The Karpaz peninsula is located on the far eastern stretch of North Cyprus, and it stretches right up to the tip of the peninsula, it’s often referred to as the ‘panhandle.’ You may even hear or see the peninsula being called Karpasia, Karpas, Kirpasha, Carpasia or Dipkarpaz – in fact Dipkarpaz is a present day town, and Carpasia was the ancient city where the ruin of Ayios Philon stands. It was once a very densely populated area during both the Roman and Luisignan times, but now it is far less so.
The Karpaz peninsula has some breathtaking beaches, wonderful walks and is littered with ancient churches, monuments, remains and ruins. Part of the area is also now a designated National Park, where feral donkeys are allowed to roam free and nature is pretty much left alone. The Karpaz is also largely an agricultural area producing crops, and you will find that most local inhabitants have animals and land, but tourism also obviously plays a large part in the economy too.
There are now many places to stay on and around the coast and the Karpaz peninsula’s villages, and as the welfare of the environment becomes ever more important, accommodation is being built for the more environmentally minded tourist. You can choose from very basic accommodation such as beach huts on stilts, or opt for a B&B style pension or even holiday apartments.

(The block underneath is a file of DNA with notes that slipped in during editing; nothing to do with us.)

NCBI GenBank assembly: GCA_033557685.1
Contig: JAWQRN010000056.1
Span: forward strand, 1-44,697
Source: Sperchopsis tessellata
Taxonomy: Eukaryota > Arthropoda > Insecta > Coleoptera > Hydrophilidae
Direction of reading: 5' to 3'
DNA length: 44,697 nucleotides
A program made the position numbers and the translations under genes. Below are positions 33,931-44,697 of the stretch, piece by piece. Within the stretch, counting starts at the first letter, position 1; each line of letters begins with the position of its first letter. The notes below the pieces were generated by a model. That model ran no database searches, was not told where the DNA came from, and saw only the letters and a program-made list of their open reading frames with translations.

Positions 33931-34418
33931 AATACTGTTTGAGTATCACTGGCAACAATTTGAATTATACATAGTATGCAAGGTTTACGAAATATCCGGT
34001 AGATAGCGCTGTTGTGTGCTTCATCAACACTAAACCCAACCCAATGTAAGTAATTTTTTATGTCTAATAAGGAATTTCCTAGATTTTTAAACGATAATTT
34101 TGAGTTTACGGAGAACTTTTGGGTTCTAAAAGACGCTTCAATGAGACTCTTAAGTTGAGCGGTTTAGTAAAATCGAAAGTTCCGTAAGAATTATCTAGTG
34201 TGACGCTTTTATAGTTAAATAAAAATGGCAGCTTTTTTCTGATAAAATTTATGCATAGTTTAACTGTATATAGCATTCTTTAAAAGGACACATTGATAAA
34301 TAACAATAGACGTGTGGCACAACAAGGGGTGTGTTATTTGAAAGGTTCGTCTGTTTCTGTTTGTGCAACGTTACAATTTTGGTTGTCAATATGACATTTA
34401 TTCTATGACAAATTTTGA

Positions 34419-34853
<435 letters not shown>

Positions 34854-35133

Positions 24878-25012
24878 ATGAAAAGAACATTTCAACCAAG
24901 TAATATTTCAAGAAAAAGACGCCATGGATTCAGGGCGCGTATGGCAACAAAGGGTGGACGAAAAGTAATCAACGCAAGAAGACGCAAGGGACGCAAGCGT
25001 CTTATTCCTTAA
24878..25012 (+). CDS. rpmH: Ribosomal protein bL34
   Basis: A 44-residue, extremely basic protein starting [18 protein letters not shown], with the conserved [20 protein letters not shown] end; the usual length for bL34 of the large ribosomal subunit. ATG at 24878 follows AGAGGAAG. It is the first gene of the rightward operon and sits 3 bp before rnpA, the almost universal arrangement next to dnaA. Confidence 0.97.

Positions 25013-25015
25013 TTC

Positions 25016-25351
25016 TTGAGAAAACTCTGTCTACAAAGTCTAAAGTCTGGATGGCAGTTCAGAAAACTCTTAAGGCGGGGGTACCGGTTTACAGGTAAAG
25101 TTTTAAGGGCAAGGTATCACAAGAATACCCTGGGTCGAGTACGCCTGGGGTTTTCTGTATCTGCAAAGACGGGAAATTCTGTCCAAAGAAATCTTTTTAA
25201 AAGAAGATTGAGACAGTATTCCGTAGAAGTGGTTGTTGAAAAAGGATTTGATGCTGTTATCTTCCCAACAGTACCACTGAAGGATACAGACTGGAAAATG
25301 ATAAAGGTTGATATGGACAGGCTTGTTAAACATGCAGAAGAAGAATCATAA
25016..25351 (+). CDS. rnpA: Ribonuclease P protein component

There is some development starting to encroach on this area, with property developments and the marina sites at Yeni Erenköy for example, but hopefully strong controls will be put in place to keep the majority of the Karpaz a much treasured and valued area for years to come.
If you’re visiting or living in North Cyprus it would be remiss of you to not take the time to explore this fantastic area of the island. Our various articles on the Karpaz region will give you more of an insight into where to stay, what to see, the beaches, wildlife and how to get there, so please do click on the tags below take a look if you would like to know more.